Every Sunday at dawn trucks with all sorts of goods and wares begin setting up tables and tents in long rows down via Portuensis. They unload their trucks and set their stands full with shoes, toys, clothes, books, coats, food, crafts, antiques, art, kitchenware, fabrics, and everything that you could imagine. By 9am the stretch of several miles is crowded with thousands of Italians milling up and down the narrow corridor of pop-up shop fronts manned by salesmen monitoring their flocks of goods; they shout on encouragements to deal thirsty crowds browsing as they pass the tables. It's an unconventional orgy of consumerism; an alluring several miles of bartering, scams, greasy food, deals, junk, and one of a kind finds.
There's an abundance of junk; This is the most apparent feature; a lot of knock off purses, watches, and rows of miscellaneous junk greet you on the long walk from the entrance at the head of via Portuenses.. Despite this initial sea of sport coats and Tupperware sets, we discovered a handful of interesting stands, some with antiques, some with crafts, even some with higher quality clothing.
After about a half an hour of meandering at a casual pace, we came to an intersecting path of vendors taking the market in a different direction (in both senses of the phrase). In a matter of feet we found ourselves surrounded by tables and tables of antiques and art, tents over mountains of books, boxes filled with seashells, multi-tiered displays filled with assortments of vintage records and radios, and tons of other eclectic collections.
I found antique scrimshaws for 60 euro, gold gilted frames, antique paintings from 100 euro, crystal chandeliers, marble mantelpieces, and hundred year old dining room sets. The list goes on. I fingered through leather bound books dating back to the 16 and 17 hundreds (priced at 20 euro), wound the stems of silver pocket watches priced at 35 euro, and picked through oil paintings ranging anywhere from 50 to 250 euro.
While much of the market was unnecessary junk, this long intersecting avenue of people milling around proved to be loaded with an array of eye catching and unique finds.
People really do 'mill' around the market, pushing past each other in a ceaseless sea of consumerism. Within the tides of these crowds, you find an assortment of traveling food carts with roasting nuts, beggars shaking plastic cups and pleading with sorry eyes, but also hidden among swarms of people in the middle of these streets are chances to win (but more likely to lose) some money. We found, hidden among the swarms of shoppers an illegal gambling table where passers by put up to fifty euro on one of three blocks with hopes that when flipped over there would be a red square. The man running the operation shuffled the blocks around as he collected the cash which he put into his bag after flipping the blocks to reveal that once again everyone had lost. As I held my phone over the table to snap a photo the man became agitated and pulled the table away shouting 'No Fotografia' before he was lost in the swarming crowds passing by.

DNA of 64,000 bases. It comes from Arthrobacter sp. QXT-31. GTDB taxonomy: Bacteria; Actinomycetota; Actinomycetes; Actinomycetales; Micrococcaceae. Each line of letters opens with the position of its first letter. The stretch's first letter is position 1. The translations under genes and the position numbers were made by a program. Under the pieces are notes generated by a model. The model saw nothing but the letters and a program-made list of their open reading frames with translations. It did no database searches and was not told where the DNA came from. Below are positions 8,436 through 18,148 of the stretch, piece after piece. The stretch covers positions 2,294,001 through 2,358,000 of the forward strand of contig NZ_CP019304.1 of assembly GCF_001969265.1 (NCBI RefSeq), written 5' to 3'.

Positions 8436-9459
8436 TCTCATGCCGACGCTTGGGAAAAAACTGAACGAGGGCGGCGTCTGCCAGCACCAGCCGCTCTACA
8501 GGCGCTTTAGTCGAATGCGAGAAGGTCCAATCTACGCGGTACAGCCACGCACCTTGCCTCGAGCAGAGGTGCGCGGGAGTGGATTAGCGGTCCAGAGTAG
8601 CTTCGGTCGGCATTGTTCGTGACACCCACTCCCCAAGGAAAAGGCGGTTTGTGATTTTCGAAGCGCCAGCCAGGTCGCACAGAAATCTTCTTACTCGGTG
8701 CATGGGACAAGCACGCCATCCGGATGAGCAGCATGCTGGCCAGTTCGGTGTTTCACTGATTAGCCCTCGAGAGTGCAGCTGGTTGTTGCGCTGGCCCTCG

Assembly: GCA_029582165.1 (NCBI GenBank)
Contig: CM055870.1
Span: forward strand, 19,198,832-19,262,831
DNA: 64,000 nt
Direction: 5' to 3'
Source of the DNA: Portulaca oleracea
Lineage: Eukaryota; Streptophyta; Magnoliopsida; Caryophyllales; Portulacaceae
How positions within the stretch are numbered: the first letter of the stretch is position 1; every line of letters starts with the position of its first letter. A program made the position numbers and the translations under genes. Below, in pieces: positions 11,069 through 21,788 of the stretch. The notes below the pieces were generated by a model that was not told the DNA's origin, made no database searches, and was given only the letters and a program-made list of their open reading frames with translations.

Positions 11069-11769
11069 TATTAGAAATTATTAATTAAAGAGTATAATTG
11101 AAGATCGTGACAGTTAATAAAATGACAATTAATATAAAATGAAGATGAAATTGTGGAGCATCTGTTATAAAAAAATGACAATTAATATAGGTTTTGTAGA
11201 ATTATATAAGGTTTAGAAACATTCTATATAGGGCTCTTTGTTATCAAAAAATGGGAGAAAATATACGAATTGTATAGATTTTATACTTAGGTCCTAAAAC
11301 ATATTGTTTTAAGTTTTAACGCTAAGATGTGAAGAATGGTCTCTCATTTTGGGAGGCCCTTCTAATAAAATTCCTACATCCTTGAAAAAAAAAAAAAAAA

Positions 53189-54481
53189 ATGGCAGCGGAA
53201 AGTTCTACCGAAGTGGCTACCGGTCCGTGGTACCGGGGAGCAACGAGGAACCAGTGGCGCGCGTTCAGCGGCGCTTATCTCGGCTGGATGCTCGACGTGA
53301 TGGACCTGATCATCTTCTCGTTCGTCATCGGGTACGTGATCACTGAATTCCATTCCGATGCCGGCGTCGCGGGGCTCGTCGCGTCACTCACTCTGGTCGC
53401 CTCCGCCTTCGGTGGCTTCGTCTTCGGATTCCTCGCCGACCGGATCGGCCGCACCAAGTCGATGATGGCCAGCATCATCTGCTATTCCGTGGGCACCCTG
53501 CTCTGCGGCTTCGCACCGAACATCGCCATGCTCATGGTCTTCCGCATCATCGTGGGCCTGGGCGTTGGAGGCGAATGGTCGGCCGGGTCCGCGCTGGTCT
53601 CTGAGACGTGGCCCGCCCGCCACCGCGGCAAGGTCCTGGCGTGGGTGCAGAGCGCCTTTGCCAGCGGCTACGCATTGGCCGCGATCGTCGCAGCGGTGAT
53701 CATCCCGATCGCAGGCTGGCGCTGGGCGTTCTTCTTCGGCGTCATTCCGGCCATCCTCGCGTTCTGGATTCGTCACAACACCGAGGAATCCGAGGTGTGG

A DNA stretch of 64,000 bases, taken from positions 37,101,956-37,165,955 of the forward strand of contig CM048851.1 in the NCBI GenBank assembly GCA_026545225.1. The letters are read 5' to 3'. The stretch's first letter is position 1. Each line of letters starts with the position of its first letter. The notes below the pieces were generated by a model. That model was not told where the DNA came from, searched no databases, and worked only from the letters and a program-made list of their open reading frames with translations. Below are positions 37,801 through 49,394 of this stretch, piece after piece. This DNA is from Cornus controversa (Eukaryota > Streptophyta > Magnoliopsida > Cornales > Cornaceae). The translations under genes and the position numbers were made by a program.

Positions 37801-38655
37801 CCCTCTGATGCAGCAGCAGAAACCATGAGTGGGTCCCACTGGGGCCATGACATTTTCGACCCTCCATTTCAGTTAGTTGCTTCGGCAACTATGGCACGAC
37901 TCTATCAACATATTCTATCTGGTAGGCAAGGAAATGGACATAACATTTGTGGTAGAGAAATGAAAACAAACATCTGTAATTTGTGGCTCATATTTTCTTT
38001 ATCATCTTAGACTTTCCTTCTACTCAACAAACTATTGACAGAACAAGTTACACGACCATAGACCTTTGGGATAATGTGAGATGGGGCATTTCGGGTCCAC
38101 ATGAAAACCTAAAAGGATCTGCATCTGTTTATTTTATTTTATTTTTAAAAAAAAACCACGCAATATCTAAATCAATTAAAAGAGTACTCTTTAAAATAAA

The market is certainly a different experience, and I can think of no immediate parallel in the US other than a flea market. The scale of the place is hard to imagine unless you've walked down the endless rows of vendors; the tables and tents swaying around curves with the flow of the street. Standing in the heart of the market you are lost in a two way road, both the entrance and the exit now too far away, all you see are the lines and lines of tents, and the ebbing crowd. It sort of swallows you up; there are no exits. The first time we went, my good friend and I walked in silence too busy absorbing all the activity around us to say anything. It is a physical and mental workout to digest the scenes as you move through this enormous monument to thrift.